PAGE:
icon for Home page
icon for Kid's Home page
icon for Digital Collection
icon for Activities
icon for Turns Exhibit
icon for In the Classroom
icon for Chronologies
icon for My Collection

Things To Do
Dress Up | 1st Person | African American Map | Now Read This | Magic Lens | In the Round | Tool Videos | Architecture | e-Postcards | Chronologies | Turns Activities

Send an E-Postcard of:
WWII Ration books and case

(c) Pocumtuck Valley Memorial Association, Deerfield MA. All rights reserved.
Contact us for information about using this image.

The United States entered World War II on December 8, 1941. Although the manufacture of all consumer goods was ended in April, 1942, the first home front restriction on food did not come into effect until late November of that year. Coffee, most of which was imported from Latin America, was first to be rationed. Three days later, regional restrictions on the availability of gasoline were extended nationwide. In February, 1943, rationing was extended to shoes: civilians were limited to three pairs of leather shoes annually. In March, a point-rationing system was introduced for processed foods. Each household received coupon books such as this example; the number of coupons was keyed to the number of people in the house. The monthly ration consisted of a series of coupons allowing modest purchases of certain items such as sugar. Consumers could only legally purchase an item if they had the matching coupons. A thriving "black market" in illegal goods sprang up, although it was not extensive enough to undermine the basic intent of the system. In April, 1943, rationing was extended to meats, fats, and cheeses. Special allowances were made for pregnant women and children. Rationing continued to the end of the war, although in April 1944 most meat had been taken off the quotas. Historians have questioned how important rationing was for the war effort, but most agree that it was an important psychological measure to create a sense of sacrifice at home.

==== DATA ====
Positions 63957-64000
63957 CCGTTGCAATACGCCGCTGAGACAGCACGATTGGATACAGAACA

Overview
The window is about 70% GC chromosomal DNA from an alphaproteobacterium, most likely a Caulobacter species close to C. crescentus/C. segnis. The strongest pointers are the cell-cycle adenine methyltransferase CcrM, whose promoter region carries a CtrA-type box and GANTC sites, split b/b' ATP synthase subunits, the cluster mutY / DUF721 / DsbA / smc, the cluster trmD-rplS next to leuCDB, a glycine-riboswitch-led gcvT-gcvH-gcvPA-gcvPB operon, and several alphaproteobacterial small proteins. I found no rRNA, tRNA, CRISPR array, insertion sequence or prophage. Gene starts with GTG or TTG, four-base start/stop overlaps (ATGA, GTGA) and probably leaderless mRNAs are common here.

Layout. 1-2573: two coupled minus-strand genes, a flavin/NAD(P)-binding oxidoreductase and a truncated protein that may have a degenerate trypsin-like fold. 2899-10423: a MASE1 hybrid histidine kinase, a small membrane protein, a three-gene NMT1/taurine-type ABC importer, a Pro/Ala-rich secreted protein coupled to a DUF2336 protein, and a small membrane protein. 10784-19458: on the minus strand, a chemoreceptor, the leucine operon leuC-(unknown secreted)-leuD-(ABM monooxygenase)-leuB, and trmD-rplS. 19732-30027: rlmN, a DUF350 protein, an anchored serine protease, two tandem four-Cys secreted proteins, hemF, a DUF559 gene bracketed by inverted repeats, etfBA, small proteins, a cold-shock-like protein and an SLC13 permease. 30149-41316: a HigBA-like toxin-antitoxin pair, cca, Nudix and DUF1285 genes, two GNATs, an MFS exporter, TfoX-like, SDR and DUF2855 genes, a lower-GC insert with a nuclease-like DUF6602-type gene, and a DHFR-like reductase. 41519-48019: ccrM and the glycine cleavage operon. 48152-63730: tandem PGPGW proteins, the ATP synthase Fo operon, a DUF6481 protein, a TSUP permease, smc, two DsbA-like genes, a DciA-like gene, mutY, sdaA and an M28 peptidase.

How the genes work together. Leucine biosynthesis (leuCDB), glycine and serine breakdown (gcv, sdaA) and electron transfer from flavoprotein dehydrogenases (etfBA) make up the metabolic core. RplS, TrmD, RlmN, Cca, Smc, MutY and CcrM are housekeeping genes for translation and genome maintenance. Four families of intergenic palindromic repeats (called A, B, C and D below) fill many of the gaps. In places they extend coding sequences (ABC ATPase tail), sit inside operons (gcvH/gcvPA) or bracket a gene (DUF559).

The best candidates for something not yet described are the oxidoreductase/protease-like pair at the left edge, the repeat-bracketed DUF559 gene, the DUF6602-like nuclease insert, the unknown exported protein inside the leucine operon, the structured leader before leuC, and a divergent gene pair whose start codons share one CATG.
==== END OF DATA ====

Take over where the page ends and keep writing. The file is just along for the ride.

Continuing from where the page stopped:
top of page

Share this image with a friend.
Simply enter their e-mail address below and we'll send them this image in an e-mail greeting, along with a link to see the image on our site.

To E-Mail Address *
From E-Mail Address *
From Name

* = Required

button for Side by Side Viewingbutton for Glossarybutton for Printing Helpbutton for How to Read Old Documents


Home | Online Collection | Things To Do | Turns Exhibit | Classroom | Chronologies | My Collection
About This Site | Site Index | Site Search | Feedback